New bill could provide relief from I-77 toll lane project

Charlotte-area residents are wanting relief from the I-77 toll mess, and thanks to new legislation, they could get it.

Several North Carolina lawmakers are working on legislation that could impact the controversial toll lane project and filed a bill today that would remove roadblocks to create changes.

Residents in North Mecklenburg and South Iredell Counties, who frequent the stretch of I-77, want the toll lane project stopped.

"I'm retired and don't have to commute and I can afford to ride on this road, but my heart goes out to the day workers who have to think about tolls to save time to get to work, and I think its unfairly done," said Davidson resident Patricia Dumser.

LINK: New legislation could allow for changes to I-77 toll lane project

That's why Senator Natasha Marcus, Representative Christy Clark and Representative Chaz Beasley are trying to pass a bill that would eliminate the provisions passed in 2018 that essentially put up roadblocks for Governor Cooper to negotiate any changes in the project's contract with Cintra.

"We know we need a better deal, and our bill is designed to give the governor his authority back to make negotiations for a better deal," said Sen. Natasha Marcus.  

"This bill is one step, but not the only step we have to take to create real change for the people of this district," Representative Chaz Beasley added.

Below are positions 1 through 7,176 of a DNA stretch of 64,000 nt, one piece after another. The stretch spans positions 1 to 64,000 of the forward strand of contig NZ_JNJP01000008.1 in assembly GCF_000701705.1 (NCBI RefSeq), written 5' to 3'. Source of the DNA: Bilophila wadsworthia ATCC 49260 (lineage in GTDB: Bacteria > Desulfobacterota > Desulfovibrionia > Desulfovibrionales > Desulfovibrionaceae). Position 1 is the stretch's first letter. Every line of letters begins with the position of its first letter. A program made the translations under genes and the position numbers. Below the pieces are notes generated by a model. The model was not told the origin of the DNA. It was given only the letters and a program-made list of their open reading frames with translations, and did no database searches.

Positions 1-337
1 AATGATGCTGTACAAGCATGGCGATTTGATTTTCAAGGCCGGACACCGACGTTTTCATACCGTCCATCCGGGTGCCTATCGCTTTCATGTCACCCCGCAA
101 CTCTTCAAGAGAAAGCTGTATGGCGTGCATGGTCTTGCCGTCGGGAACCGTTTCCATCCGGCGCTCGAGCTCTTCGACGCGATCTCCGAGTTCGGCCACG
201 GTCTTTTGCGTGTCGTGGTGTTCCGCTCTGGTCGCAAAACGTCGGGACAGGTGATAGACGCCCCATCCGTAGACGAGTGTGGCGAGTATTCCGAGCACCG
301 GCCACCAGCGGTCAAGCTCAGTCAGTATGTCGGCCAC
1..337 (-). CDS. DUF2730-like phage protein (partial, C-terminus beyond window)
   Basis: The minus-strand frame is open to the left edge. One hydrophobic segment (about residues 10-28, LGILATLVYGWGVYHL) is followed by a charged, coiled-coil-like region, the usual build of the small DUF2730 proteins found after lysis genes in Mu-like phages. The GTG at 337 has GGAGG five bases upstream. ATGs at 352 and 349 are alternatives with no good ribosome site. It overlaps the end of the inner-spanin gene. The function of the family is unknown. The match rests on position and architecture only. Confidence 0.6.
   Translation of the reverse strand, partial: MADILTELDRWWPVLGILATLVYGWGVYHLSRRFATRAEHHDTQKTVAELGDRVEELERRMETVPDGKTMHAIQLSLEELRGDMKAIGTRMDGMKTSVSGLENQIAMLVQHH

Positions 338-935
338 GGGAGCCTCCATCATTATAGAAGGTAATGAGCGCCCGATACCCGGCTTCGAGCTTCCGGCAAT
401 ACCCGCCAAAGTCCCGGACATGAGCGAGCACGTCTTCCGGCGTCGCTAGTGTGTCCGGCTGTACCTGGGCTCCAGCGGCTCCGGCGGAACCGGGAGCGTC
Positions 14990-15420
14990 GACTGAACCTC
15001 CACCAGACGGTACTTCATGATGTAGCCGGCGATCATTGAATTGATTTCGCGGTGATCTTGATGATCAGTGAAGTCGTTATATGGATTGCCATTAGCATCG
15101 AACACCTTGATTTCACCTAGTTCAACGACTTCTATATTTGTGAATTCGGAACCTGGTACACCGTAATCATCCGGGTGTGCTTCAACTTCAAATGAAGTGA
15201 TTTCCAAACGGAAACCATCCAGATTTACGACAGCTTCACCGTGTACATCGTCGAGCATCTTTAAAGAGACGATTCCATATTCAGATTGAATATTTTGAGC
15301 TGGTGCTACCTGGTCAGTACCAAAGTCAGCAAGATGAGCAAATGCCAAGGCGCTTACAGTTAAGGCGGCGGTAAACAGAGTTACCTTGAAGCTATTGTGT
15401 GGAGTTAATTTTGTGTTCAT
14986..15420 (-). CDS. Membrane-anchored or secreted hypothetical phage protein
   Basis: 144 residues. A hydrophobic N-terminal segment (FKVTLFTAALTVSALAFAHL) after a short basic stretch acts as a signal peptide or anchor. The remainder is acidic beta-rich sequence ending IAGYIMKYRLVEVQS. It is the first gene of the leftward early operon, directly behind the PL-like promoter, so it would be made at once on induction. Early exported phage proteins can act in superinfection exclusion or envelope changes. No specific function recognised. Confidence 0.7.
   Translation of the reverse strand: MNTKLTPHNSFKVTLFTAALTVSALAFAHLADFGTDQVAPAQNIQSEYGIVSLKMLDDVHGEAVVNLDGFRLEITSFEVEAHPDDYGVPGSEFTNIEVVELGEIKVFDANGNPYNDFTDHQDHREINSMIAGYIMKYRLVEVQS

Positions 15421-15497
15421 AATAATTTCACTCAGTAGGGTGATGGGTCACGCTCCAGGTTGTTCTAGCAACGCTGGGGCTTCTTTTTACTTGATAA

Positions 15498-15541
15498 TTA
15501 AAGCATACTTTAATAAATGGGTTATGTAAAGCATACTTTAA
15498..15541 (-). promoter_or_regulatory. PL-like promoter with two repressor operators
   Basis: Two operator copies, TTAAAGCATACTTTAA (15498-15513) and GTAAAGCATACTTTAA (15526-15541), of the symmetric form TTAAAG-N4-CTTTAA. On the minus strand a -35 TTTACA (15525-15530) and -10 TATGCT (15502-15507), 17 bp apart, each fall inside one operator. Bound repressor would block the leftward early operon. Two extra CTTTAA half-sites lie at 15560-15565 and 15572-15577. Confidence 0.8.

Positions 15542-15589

Concerned citizens met with the lawmakers today, holding signs protesting the toll lane project.

"Right now, it's a safety concern," said Dumser. "There are too many accidents on this road, it's too narrow, they have a lot to do to make this a safer road."

The binding 50 year contract with Cintra can't be cancelled, so the lawmakers are trying to come up with realistic options to modify it.

"One of the things we are trying to do here, is make it clear this project is bad for the people of North Mecklenburg and South Iredell Counties and we need to provide the space to create change on this issue," said Beasley.

The citizens plan on joining lawmakers in Raleigh to take their concerns straight to the capital.

"It's an important issue, and it impacts our whole state's economy in the end-- and I'm grateful we have so many folks willing to come support our bill," Marcus said.